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Virtual Exhibition - Biblical Cycle

Virtual Exhibition - Biblical Cycle

Guide Masterworks Biblical Cycle Portraits

Jacob and the Angel (detail)
© Estate of Norman Maurice Kadish
Jacob and the Angel (detail)

Biblical Cycle


In the 1960s, Kadish began a series of five paintings based on stories from the Hebrew Bible.


Biblical narrative paintings played a big role in the history of Western Art. Unlike Christian artists who usually drew inspiration from the Christian Bible (‘New Testament’), NMK drew exclusively on the Hebrew Bible for his subject matter - this reflected his Jewish background. This is especially obvious in Jacob and the Angel, where the angel is depicted as an incorporeal yellow mist, much more in keeping with the non-representational Jewish religious tradition than the winged humans of Renaissance Art.  


Still, his Biblical pictures do not really fall into the category of religious art. The artist was attracted to the drama of the Biblical stories as a vehicle for painting people and creating the complex compositions at which he excelled. The canvases are modest in size, no more than 20 by 30 inches (51 by 76 cm), but he would no doubt have liked to have created grand murals if given the chance, in keeping with the epic subject matter that he chose.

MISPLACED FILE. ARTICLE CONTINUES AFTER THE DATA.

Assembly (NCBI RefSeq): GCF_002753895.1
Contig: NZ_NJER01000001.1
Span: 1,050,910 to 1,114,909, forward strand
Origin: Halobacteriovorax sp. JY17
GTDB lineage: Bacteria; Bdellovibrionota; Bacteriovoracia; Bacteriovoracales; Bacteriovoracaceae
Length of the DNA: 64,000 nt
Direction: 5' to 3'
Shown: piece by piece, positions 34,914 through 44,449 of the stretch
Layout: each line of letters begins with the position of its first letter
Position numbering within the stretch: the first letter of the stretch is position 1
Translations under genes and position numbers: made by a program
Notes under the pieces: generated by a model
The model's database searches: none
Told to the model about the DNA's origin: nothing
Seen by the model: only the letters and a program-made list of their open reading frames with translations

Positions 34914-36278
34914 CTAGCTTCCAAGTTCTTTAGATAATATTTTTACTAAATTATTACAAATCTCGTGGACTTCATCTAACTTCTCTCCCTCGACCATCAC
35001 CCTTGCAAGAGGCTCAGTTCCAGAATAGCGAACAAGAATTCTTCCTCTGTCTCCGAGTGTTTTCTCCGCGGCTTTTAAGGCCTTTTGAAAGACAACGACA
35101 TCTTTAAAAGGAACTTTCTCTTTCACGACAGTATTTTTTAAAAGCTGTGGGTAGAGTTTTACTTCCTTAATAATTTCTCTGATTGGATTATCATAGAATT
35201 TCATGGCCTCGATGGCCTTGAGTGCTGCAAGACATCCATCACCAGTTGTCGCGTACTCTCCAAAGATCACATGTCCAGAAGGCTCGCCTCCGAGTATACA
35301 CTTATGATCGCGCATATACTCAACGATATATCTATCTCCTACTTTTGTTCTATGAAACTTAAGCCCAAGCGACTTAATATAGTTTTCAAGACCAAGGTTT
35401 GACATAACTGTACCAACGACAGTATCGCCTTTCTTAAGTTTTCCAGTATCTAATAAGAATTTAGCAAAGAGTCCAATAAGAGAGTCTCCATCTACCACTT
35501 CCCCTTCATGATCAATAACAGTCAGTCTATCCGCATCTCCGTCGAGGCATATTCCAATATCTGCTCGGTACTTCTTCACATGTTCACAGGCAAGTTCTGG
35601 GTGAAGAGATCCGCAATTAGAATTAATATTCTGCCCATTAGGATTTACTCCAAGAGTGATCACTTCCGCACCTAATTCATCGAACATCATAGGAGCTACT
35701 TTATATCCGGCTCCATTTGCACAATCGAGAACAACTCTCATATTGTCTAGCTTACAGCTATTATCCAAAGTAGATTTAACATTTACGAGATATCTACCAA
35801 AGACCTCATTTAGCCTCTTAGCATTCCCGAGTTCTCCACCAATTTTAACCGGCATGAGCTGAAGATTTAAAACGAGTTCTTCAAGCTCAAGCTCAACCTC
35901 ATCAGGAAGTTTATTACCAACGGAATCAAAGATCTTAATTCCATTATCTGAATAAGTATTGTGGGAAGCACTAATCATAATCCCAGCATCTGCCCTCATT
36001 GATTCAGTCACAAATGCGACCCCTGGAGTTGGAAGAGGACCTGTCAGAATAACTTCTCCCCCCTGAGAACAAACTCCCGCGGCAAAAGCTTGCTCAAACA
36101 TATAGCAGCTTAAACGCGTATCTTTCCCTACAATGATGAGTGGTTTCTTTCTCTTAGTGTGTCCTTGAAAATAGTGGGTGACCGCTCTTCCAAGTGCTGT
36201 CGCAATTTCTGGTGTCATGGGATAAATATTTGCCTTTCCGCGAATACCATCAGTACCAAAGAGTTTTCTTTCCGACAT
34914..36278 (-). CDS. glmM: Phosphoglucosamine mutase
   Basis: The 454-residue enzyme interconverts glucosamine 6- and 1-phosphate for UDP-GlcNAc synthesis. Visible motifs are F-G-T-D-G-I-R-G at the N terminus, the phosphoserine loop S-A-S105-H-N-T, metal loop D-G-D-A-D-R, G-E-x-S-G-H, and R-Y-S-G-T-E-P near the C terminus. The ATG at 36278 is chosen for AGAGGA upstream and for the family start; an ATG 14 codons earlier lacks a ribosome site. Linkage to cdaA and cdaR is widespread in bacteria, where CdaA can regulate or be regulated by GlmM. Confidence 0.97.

The Biblical paintings were meticulously researched for appropriate costume and landscape. As with all of his big figure compositions, NMK made lots of preliminary studies, relying on photography when he could not find professional models. The striking similarity of some of the characters to Norman and Renée can be explained by the fact that they themselves posed, as sometimes did their daughters when they were teenagers.

The remaining four paintings were inspired by episodes described in the books of Joshua, Judges and Daniel. They are presented here according to the sequence of the episodes in the Bible, rather than in the strict chronological order of when they were executed.